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Working Ranch - March 2016

established. If an area is grazed at the same time each year, the ice cream plants cattle love have less opportunity for growth and root system recovery.” Typically, grazing an area for two or three weeks allows acceptable forage growth and recovery time. The grazing strategy also improves potential for animal weight gain. “If forage is grazed too short, cattle can’t use their tongue to put it in their mouth,” Wyman says. “They have to work harder and use more energy to get the last little bit of that plant.” Cows are known to return again and again to desirable plants, especially once regrowth begins because that new growth is nutritious and palatable, which is a good reason to make sure all cattle are removed from a riparian area following planned grazing. TAKING IT TO THE BANK Bank conditions should also be considered in grazing plans. Fine grained, sandy or clay soils can be especially fragile during wet periods, especially if 38 | WORKING RANCH | MARCH 2016 existing vegetation isn’t capable of holding saturated soil in place. In wetland areas, if cattle hooves punch down below vegetation, the area is too wet for grazing. “Stream banks that are sloughing off or in areas where hooves punch through vegetation layers, erosion can become a serious issue during high flow water events,” Wyman continues. “The type of vegetation on the bank is important in this situation. Sedges have strong root systems and can help maintain a bank much better than a grass such as Kentucky Bluegrass, which has a very shallow root system.” In a riparian area where new seedlings and shoots have emerged early in spring, cattle can wipe out huge populations of new plants. New growth and development of plants is a key element of riparian area dynamics, maintaining the stability of the stream and improving the ability of the area to disperse and hold floodwater. “There are many threats to riparian area vegetation,” Wyman shares. “Lack of diversity, where invading species overtake native grasses, and wildfires which contribute to erosion by destroying forage and ground cover. There are also diseases, insects and fungus that can wipe out an entire species in an affected riparian area.” To accurately monitor riparian area conditions and/or improvements, Wyman recommends annual photos, which clearly illustrate riparian area conditions before and after grazing. “It’s good to obtain photos in a specific area right before and right after cattle graze. That provides details of what vegetation was there and its condition before cattle came in. If a picture isn’t captured as soon as cattle are removed, it’s possible wildlife will come in and graze further. That’s especially important when you’re working with an agency.” Wyman further recommends that ranchers ask why they’re required to maintain specific stubble heights in a grazing area. “That information can help the rancher understand what the agency is trying to accomplish in that area,” she says. “It’s important for permittees and managers to know and understand everyone’s goals for a grazing area.” On public lands, officials such as Wyman work with ranchers to identify the state of riparian areas and goals for maintaining or restoring them. Private landowners can seek the input of rangeland specialists, fish and wildlife experts and livestock management experts to develop goals for private riparian area care. In light of the recent activity related to sustainability of the Greater Sage Grouse, flowering plants are becoming increasingly important in riparian areas as food sources for the chicks and insects the birds eat. “By working with a group of specialists, ranchers can determine what forage is nutritious for a cow and important to other wildlife species in the riparian area,” Wyman adds. “Other specialists can help identify problems or potential for a specific area. By learning how the riparian area looks today, how it could or should look and how it can be used to maintain it for future users, the area can reach its best possible potential.”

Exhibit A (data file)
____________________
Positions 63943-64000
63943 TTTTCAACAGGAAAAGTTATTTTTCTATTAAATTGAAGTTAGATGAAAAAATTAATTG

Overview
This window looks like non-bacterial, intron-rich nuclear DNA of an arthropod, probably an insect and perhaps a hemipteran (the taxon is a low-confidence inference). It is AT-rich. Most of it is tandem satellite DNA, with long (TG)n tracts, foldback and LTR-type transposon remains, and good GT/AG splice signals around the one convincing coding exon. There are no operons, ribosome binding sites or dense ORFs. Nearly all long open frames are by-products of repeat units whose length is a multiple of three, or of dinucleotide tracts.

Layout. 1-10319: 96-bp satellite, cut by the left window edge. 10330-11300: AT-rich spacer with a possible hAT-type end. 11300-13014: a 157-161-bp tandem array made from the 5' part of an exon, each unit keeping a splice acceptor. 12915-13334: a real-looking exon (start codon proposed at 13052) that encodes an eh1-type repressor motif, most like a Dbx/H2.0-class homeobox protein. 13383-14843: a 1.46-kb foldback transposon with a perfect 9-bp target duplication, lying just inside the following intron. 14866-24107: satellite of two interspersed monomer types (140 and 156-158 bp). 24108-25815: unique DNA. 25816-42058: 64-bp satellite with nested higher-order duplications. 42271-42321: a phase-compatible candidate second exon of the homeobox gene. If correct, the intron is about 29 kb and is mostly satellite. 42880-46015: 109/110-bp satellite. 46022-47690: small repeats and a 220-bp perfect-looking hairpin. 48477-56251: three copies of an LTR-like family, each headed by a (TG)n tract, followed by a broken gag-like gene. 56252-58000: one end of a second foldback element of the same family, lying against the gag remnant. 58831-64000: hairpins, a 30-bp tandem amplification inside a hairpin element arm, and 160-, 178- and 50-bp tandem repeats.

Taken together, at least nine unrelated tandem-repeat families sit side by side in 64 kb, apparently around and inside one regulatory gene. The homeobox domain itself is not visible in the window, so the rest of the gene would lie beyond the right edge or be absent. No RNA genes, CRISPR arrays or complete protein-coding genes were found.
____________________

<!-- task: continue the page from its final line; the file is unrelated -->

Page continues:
Working Ranch - March 2016
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